2011-2013 capital estimates include almost US$500 million toward development costs for phase-two Hugo North underground mine

The US$4.5 billion phase-one capital costs projected between 2011 and 2013 include an allocation of US$498 million, not including taxes and other associated costs, to continue ongoing development work on the Hugo North underground mine that will form the second phase of Oyu Tolgoi's planned production.

One key item is the ongoing construction of the 31-storey-high Shaft #2 headframe and sinking of the 10-metre-diameter, concrete-lined shaft. Shaft #2 is the first production shaft and the key personnel and materials shaft for the Hugo North block-cave mine, which is the biggest value driver for the Oyu Tolgoi Project.

Phase-one capital costs also will cover the underground lateral development program, geotechnical program and mine planning and expansion studies through to mid-2012. Final design of the underground mine is set for 2012, when decisions will be made about optimum production rates from the underground mine.

Capital spending to the end of 2010 will have included US$337 million spent on underground-mine development off Shaft #1.

Capital invested to accommodate future expansion in phase-one construction

Mr. Macken said that the engineering and construction stages have recognized the need to accommodate a major increase in ore processing capacity in the future while minimizing potential disruption to operations that will be underway at the time.

"Wherever possible, we have taken the opportunity to allow for expansion with minimal impact on operations. Our plans call for initial production of 100,000 tonnes of ore per day and we expect to move to between 150,000 and 160,000 tonnes per day when ore from the underground mine becomes available.

"To facilitate this expansion, we are building a third reclaim tunnel that will increase the capacity to feed ore to the concentrator by 50% to 60% over our initial rate of production. To cater to future increased production, we have installed a pipeline that, with minor modifications, can supply water for processing up to 160,000 tonnes a day," Mr. Macken added.

"We've allowed for expansion in the concentrator by adding space in the flotation area and installing other equipment to handle higher production. We also have on-going studies examining options to process additional underground ore and stockpiled open-pit ore."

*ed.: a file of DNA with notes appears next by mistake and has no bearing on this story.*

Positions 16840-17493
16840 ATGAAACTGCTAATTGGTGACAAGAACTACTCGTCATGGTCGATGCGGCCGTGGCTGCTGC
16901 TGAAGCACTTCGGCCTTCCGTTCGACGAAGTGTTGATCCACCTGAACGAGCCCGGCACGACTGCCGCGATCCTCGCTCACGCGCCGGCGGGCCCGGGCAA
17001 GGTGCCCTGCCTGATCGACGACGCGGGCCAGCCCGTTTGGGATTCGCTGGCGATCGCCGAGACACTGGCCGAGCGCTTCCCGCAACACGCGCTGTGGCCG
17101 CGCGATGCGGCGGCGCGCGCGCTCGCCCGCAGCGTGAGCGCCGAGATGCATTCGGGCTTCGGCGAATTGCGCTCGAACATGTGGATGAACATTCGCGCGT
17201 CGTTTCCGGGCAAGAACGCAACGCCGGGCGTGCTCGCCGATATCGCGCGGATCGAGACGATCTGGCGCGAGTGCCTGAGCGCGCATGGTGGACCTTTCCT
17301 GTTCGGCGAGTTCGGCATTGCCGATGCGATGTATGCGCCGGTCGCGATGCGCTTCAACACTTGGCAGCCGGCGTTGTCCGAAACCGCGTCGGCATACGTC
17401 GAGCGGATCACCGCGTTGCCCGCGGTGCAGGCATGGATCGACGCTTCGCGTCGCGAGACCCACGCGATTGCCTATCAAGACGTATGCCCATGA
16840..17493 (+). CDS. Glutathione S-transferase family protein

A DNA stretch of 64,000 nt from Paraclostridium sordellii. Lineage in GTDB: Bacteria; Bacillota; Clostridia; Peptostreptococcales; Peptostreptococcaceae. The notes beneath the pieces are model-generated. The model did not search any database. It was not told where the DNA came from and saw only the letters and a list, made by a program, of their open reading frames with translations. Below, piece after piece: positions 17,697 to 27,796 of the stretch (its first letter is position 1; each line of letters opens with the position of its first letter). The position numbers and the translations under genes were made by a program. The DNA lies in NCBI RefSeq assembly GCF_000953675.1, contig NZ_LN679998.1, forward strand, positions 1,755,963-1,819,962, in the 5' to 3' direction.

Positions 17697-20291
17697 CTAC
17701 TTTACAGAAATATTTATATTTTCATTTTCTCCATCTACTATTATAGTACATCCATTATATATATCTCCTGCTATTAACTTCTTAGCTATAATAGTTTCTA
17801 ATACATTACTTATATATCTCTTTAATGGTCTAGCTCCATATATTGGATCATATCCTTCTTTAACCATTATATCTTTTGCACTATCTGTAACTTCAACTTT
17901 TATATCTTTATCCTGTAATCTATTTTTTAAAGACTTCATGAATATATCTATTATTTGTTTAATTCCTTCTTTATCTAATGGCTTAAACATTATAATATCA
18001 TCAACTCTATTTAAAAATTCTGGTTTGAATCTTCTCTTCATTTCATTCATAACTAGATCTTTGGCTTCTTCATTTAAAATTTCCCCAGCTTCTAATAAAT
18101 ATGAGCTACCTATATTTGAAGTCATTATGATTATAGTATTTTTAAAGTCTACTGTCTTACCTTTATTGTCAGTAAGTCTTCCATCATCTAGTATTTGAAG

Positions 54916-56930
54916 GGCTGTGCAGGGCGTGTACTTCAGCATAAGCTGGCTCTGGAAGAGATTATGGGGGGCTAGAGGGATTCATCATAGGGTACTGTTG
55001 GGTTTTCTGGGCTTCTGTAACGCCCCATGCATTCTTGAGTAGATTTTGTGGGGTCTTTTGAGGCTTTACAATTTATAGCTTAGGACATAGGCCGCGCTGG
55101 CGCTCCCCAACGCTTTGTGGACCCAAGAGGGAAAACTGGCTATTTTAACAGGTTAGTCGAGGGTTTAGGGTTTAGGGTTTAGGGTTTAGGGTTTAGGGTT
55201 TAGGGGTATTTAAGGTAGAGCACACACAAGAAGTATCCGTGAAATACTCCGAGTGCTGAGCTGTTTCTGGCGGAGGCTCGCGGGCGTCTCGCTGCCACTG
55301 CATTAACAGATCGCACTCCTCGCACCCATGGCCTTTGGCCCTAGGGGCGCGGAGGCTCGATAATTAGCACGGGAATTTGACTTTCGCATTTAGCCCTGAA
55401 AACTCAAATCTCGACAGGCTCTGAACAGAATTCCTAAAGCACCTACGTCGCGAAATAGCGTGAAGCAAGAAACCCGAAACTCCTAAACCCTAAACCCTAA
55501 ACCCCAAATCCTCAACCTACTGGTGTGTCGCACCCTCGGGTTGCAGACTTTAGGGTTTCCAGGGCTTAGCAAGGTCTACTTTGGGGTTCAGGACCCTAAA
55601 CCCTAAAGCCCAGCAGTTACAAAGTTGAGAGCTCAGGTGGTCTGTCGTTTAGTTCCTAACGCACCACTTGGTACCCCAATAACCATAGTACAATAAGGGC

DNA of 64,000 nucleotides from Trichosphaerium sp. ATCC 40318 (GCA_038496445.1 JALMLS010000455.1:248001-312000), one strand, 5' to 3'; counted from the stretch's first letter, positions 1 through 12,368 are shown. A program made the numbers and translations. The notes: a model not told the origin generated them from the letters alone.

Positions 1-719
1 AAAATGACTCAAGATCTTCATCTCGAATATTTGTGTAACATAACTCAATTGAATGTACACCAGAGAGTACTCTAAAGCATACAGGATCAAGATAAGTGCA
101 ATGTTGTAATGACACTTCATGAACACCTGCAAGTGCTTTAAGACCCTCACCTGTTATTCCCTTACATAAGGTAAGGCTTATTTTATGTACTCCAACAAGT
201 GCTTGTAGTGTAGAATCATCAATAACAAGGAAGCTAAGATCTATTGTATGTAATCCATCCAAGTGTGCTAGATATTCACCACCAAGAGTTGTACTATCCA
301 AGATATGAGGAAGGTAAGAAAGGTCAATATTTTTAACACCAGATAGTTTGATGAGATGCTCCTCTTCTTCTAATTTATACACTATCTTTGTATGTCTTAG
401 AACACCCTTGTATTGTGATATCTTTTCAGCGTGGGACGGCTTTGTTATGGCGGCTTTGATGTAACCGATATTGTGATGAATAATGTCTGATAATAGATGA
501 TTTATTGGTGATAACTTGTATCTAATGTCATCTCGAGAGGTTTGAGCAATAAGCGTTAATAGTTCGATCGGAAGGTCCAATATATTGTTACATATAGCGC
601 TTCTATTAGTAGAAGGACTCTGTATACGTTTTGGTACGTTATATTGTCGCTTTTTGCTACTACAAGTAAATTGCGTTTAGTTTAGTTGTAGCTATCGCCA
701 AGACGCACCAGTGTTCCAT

In another development, the Oyu Tolgoi Technical Committee has decided to increase the capacity of the mining fleet's trucks, opting for 290-tonne units that will help to move an estimated 112 million tonnes per year of ore and waste – a 12% increase over an earlier plan. Pre-stripping of the open-pit mine will begin in 2011 to ensure that planned production levels can be achieved.

About Ivanhoe Mines (www.ivanhoemines.com)

Ivanhoe Mines (TSX:IVN)(NYSE:IVN)(NASDAQ:IVN) is an international mining company with operations focused in the Asia Pacific region. Assets include the company's 66% interest in the world-scale, Oyu Tolgoi copper-gold mine development project in southern Mongolia; its 57% interest in Mongolian coal miner SouthGobi Resources (TSX: SGQ; HK: 1878); a 62% interest in Ivanhoe Australia (TSX & ASX: IVA), a copper-gold-uranium-molybdenum-rhenium exploration and development company; and a 50% interest in Altynalmas Gold Ltd., a private company developing the Kyzyl Gold Project in Kazakhstan.

Forward-looking statements

Certain statements made herein, including statements relating to matters that are not historical facts and statements of our beliefs, intentions and expectations about developments, results and events which will or may occur in the future, constitute "forward-looking information" within the meaning of applicable Canadian securities legislation and "forward-looking statements" within the meaning of the "safe harbour" provisions of the United States Private Securities Litigation Reform Act of 1995. Forward-looking information and statements are typically identified by words such as "anticipate," "could," "should," "expect," "seek," "may," "intend," "likely," "plan," "estimate," "will," "believe" and similar expressions suggesting future outcomes or statements regarding an outlook. These include, but are not limited to the expectation that the delivery of the first ore to the concentrator will occur during the third quarter of 2012; the expectation of production of the first copper-gold concentrate from the open-pit mine during the fourth quarter of 2012; the expectation that the mine will begin commercial production in 2013 at a rate of 100,000 tonnes of ore per day; the projected capital requirements on the project between January 1, 2011, and the start of initial production in late 2012 of US$4.3 billion; and that the capital expenditures on the first phase of Oyu Tolgoi are expected to total US$1.4 billion by the end of 2010; the expected costs to first production including direct payments to the Mongolian government totalling US$608 million, consisting of US$414 million in value-added tax, US$105 million in income taxes and social insurance, and US$88 million in import duties;, and other statements that are not historical facts.

All such forward-looking information and statements are based on certain assumptions and analyses made by Ivanhoe Mines' management in light of their experience and perception of historical trends, current conditions and expected future developments, as well as other factors management believes are appropriate in the circumstances. These statements, however, are subject to a variety of risks and uncertainties and other factors that could cause actual events or results to differ materially from those projected in the forward-looking information or statements. Important factors that could cause actual results to differ from these forward-looking statements include those described under the heading "Risks and Uncertainties" included in the preliminary prospectus or in the Company's Annual Information Form, which are filed on Sedar and EDGAR. The reader is cautioned not to place undue reliance on forward-looking information or statements.